A losing field hockey team is sweating themselves half to death. They are being pummeled by every other group on campus; a collection of high school teams from allover New England living the exciting existence of a pre-college summer program. They haul their broken bodies back to the dorms of the UNH campus, exhausted physically and spiritually. The goalie is DONE with this exhaustion. She wants, needs, and expects more for both herself and her beloved team. She, like many teen girls before and after, makes a deal with the devil.
Well, maybe the devil.
The pact is written in an Emilio Estevez notebook (it is 1989, after all) and one by one the girls (and their token boy, Boy Corey) sign their names in allegiance to Emilio. Then? The magic starts!
This team isn’t just ANY team with a terrible record- they are the Danvers Falcons! Danvers may sound vaguely familiar to you, but if you go by the original name – Salem Village – some bells may begin to ring. Home of the original Salem Witch Trials (and town where many of those accused met their unfortunate ends), Danvers is ready to reclaim it’s stolen glory. These teens won’t be ruined by power- no. They will take it. They’ll make deals: with weird guys, substitute teachers, drunk moms, kid detectives, and possibly the devil themselves.
I wanted so badly to love this book, and for most of it, I really did. I was transported back to my own two-a-day field hockey adventures. I was taping my knees alongside these girls. I was shouting along to fight songs on the bus. I was painting my face and roaring at friends and strangers. I was doing a miserable summer program at a state college, but it was a taste of the grownup life to come. This book was also VERY funny. I was choking back laughter on almost every page, as the narrator switches from teammate to teammate with abandon, and the girls get into all sorts of teenage and paranormal hijinks alike.
Who didn’t think they might have magic p0wers when they were a teen?
The story follows the 1989 season, from pre-season captain’s practices up to the FINAL final match. We never know who is narrating, and the chapters shift the point of view from player to player. Barry addresses religion, being an immigrant, being an outsider, being book-smart, being street-smart, and being a teen in general. The story takes place in ’89, and one could make an argument that the characters are alarmingly “woke” for the time period- but teen girls get an unfairly bad rep. Teen girls will celebrate and protect outsiders more than anyone else- but sometimes Barry circles from support to tokenism without regard.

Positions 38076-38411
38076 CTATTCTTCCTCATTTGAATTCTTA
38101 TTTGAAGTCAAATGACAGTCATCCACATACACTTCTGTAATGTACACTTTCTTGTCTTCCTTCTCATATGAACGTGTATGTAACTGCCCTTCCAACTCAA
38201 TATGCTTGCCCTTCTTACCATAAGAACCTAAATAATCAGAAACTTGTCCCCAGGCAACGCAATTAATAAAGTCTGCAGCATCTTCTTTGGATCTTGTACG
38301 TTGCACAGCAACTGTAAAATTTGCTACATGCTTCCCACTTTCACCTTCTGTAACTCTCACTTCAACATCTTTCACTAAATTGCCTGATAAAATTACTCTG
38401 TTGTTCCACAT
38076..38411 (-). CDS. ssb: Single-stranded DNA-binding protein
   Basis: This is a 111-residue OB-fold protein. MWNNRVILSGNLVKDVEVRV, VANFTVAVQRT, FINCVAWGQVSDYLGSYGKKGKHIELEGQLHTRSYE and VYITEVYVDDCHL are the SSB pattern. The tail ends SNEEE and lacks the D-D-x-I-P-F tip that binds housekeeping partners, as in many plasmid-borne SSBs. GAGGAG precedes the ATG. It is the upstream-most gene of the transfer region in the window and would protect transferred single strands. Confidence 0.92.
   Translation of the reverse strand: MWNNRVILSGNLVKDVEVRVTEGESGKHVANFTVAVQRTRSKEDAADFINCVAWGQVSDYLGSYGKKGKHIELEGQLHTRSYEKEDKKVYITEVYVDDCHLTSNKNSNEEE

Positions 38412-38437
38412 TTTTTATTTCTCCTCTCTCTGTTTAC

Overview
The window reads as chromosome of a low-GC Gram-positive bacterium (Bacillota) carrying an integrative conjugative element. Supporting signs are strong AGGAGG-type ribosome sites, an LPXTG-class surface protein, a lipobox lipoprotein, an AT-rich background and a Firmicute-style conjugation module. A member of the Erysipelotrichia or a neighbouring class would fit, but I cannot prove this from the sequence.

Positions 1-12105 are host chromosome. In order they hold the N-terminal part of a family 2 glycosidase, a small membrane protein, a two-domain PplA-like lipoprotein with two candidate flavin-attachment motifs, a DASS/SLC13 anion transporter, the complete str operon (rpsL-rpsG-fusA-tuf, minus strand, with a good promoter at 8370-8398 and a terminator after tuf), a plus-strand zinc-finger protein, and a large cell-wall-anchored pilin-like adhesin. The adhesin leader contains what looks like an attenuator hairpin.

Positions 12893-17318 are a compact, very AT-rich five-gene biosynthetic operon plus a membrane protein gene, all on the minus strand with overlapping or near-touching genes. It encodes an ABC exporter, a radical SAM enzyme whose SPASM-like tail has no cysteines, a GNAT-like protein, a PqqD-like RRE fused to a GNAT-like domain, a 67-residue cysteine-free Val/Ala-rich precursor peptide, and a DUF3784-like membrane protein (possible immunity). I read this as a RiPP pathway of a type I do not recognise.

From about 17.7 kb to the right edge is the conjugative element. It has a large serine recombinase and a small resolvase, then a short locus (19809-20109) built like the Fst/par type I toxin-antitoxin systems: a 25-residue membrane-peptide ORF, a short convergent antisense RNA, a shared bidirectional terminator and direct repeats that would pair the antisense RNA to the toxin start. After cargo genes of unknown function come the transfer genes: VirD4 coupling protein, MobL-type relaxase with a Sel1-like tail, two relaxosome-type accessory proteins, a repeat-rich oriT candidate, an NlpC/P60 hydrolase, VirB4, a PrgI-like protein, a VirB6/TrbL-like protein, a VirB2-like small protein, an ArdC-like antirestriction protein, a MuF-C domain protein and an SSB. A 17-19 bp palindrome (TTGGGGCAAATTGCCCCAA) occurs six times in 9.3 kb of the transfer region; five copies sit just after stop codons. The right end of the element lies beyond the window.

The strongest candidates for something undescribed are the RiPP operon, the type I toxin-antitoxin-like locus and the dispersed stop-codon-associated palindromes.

I loved this story so much…until the last 30 pages. Suddenly we kick into the future. The story is suddenly narrated by the current-day versions of the ’89 team. I was feeling a little cheated, but I could have survived. I could have pulled up my shin guards (ridiculous tan lines be damned) and dealt…..but then.
Lookout, because here there be spoilers:
seriously, here come spoilers.
are you still reading? if you want to read this book, DO NOT KEEP READING!
OK- I trust you – here we go:
A plotline involving an ADULT coach- a male teacher who also is an assistant coach on another team- has been a mystery and kindling throughout. He is on leave for having SOME sort of relationship with SOME student, but we don’t know who or when- just that he’s gone. When we leap into the future, not only do we know WHO the student is (one of our girls, obviously) but the relationship is presented as a GOOD thing. This girl got pregnant while in high school, they have had many more children since then, and now the team is back in time for her wedding. Her wedding that is also celebrating the birth of her grandchildren. Barry goes out of her way to point out that, well, the coach was “only 24” and that the girl was a student but “still 18”, as if that makes it OK. It’s presented as a grand romance when it’s a DISASTER of power plays and boundary crossing.
SPOILER HAVE ENDED!
I wanted to shout about how much I loved this story from the hilltops (in a rhyming cheer, of course) but after the above exposition I was immediately cold. It went from a 5-Star to a “do I even want to talk about this?”
I’m holding onto this 4-star review…for now. I loved the rest of the story so much, but the unforgivable situation at the end (and the attitudes surrounding it) make me very hesitant to make any recommendations.
There is definitely magic in We Ride Upon Sticks– the girls learn to use it wisely, but Barry does not.